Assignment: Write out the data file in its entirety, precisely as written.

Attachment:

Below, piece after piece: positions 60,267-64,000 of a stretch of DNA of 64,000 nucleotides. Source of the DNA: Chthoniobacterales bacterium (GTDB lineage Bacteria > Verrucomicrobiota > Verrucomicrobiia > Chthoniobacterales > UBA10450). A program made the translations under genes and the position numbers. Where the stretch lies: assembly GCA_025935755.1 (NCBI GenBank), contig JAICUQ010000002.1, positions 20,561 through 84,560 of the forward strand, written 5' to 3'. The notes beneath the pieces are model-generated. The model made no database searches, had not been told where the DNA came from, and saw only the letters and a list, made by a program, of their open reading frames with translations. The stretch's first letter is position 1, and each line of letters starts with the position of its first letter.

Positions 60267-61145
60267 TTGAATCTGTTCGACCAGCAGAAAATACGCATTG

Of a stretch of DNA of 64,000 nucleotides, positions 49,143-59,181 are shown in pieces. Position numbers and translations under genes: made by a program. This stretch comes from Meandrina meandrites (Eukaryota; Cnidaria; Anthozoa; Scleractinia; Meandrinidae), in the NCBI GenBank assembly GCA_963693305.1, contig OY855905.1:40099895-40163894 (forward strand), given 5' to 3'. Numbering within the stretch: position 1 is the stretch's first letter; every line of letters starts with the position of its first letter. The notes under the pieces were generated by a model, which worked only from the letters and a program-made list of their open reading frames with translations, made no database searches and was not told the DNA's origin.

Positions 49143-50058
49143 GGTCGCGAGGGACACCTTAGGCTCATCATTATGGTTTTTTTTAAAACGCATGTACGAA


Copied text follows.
Below, piece after piece: positions 60,267-64,000 of a stretch of DNA of 64,000 nucleotides. Source of the DNA: Chthoniobacterales bacterium (GTDB lineage Bacteria > Verrucomicrobiota > Verrucomicrobiia > Chthoniobacterales > UBA10450). A program made the translations under genes and the position numbers. Where the stretch lies: assembly GCA_025935755.1 (NCBI GenBank), contig JAICUQ010000002.1, positions 20,561 through 84,560 of the forward strand, written 5' to 3'. The notes beneath the pieces are model-generated. The model made no database searches, had not been told where the DNA came from, and saw only the letters and a list, made by a program, of their open reading frames with translations. The stretch's first letter is position 1, and each line of letters starts with the position of its first letter.

Positions 60267-61145
60267 TTGAATCTGTTCGACCAGCAGAAAATACGCATTG

Of a stretch of DNA of 64,000 nucleotides, positions 49,143-59,181 are shown in pieces. Position numbers and translations under genes: made by a program. This stretch comes from Meandrina meandrites (Eukaryota; Cnidaria; Anthozoa; Scleractinia; Meandrinidae), in the NCBI GenBank assembly GCA_963693305.1, contig OY855905.1:40099895-40163894 (forward strand), given 5' to 3'. Numbering within the stretch: position 1 is the stretch's first letter; every line of letters starts with the position of its first letter. The notes under the pieces were generated by a model, which worked only from the letters and a program-made list of their open reading frames with translations, made no database searches and was not told the DNA's origin.

Positions 49143-50058
49143 GGTCGCGAGGGACACCTTAGGCTCATCATTATGGTTTTTTTTAAAACGCATGTACGAA